Initially, the government predicted that the economy would be “up and down” this year, with the economy sluggish in the first half of the year and picking up in the second half. Recently, however, doubts have been growing about the latter. On March 11, the Korea Development Institute (KDI), a state-run research organization, lowered its economic growth forecast for the second half of this year by 0.3 percentage points to 2.1% from 2.4%. The Korea Institute of Finance also lowered its second-half growth forecast by 0.2 percentage points to 1.7% from 1.9%.

The Korea Development Institute (KDI), a state-run research organization, lowered its economic growth forecast for the second half of the year to 2.1% from 2.4%. Import and export containers are stacked at a port in Busan on the afternoon of May 1. / Yonhap

Tax Revenue Shortfall Worsens as Economic Slowdown Continues

The delayed economic recovery means that low tax revenues could persist into the second half of the year. Moreover, the ministry has announced that it will spend 65 percent of this year’s 242.9 trillion won ($157.9 billion) in central government spending in the first half of the year to counter the economic downturn. As fiscal spending is concentrated in the first half of the year, the government’s contribution to the economy in the second half is bound to be lower, and if tax inflows continue to fall short of expectations due to the prolonged economic slowdown, the government’s fiscal contribution will fall further.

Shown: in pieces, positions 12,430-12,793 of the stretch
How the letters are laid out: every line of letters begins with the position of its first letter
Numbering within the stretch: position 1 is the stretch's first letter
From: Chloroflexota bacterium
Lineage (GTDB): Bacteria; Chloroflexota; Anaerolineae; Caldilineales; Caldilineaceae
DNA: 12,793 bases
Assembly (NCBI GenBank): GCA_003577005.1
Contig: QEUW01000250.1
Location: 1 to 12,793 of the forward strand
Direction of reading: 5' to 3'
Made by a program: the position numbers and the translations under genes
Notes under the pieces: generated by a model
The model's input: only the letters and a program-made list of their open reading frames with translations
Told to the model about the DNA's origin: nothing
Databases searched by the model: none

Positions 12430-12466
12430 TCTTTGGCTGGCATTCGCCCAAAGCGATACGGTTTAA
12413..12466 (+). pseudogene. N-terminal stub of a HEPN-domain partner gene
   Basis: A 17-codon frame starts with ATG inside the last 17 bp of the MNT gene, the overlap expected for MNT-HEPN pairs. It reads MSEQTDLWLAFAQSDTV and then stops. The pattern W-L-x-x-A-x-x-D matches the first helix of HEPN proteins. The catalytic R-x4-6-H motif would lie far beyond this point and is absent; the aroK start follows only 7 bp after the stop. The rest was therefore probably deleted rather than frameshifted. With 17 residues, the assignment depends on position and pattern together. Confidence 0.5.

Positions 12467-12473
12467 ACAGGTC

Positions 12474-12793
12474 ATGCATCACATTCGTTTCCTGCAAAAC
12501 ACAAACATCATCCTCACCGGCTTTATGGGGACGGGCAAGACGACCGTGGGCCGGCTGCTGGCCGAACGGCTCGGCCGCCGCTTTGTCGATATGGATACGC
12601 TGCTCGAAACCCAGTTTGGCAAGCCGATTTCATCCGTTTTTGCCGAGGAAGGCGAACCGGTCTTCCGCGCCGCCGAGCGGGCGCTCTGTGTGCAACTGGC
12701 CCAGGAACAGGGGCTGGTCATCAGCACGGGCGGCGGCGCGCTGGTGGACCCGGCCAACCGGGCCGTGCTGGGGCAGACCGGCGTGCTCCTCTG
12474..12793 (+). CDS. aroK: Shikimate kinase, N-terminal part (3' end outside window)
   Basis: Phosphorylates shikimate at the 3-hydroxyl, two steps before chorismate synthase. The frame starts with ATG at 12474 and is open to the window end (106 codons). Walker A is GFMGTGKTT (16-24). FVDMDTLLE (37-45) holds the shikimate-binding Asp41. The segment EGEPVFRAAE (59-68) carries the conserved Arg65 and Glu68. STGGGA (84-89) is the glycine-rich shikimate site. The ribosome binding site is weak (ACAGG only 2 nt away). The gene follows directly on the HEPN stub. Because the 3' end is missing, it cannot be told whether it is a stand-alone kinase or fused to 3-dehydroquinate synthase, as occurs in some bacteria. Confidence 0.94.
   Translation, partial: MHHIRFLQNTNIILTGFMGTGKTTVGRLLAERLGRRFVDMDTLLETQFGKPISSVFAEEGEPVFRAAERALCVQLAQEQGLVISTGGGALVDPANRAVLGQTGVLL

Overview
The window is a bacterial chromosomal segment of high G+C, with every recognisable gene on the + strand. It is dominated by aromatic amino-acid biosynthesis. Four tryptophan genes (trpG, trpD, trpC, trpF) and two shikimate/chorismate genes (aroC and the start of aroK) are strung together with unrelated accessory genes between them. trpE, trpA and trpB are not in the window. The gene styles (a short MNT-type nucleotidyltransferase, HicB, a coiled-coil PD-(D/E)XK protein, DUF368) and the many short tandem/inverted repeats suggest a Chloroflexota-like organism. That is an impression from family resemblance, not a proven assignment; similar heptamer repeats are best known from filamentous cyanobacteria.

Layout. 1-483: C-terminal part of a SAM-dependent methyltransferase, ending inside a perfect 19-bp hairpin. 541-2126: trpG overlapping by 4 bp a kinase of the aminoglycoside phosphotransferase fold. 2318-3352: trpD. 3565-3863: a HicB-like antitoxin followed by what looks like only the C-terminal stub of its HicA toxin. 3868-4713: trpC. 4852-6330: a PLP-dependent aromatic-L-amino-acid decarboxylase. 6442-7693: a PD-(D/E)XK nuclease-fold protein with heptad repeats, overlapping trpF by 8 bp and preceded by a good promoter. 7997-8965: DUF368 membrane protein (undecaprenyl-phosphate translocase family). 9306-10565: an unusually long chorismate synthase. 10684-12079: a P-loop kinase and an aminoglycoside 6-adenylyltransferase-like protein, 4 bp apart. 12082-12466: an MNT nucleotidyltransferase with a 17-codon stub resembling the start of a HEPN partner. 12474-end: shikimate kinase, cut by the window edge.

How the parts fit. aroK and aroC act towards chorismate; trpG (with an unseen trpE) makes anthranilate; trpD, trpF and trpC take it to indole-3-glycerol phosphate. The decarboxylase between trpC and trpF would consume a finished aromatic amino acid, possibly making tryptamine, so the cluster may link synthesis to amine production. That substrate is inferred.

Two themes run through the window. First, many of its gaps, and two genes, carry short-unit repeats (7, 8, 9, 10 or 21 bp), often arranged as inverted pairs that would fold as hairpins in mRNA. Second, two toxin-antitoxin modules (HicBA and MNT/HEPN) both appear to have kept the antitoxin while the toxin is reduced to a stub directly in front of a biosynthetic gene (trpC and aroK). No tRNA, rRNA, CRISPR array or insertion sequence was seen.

This can lead to a vicious circle of weak economic recovery in the second half of the year. This is why the “high-low-low” or “high-low-load” scenario is being talked about inside and outside the government. The BOK will release its “May Revised Economic Outlook” at the Monetary Policy Committee meeting on May 25, and will release new forecasts for this year’s gross domestic product (GDP) growth, inflation rate, and current account balance. The BOK has already signaled that it will lower its growth forecast further from 1.6%.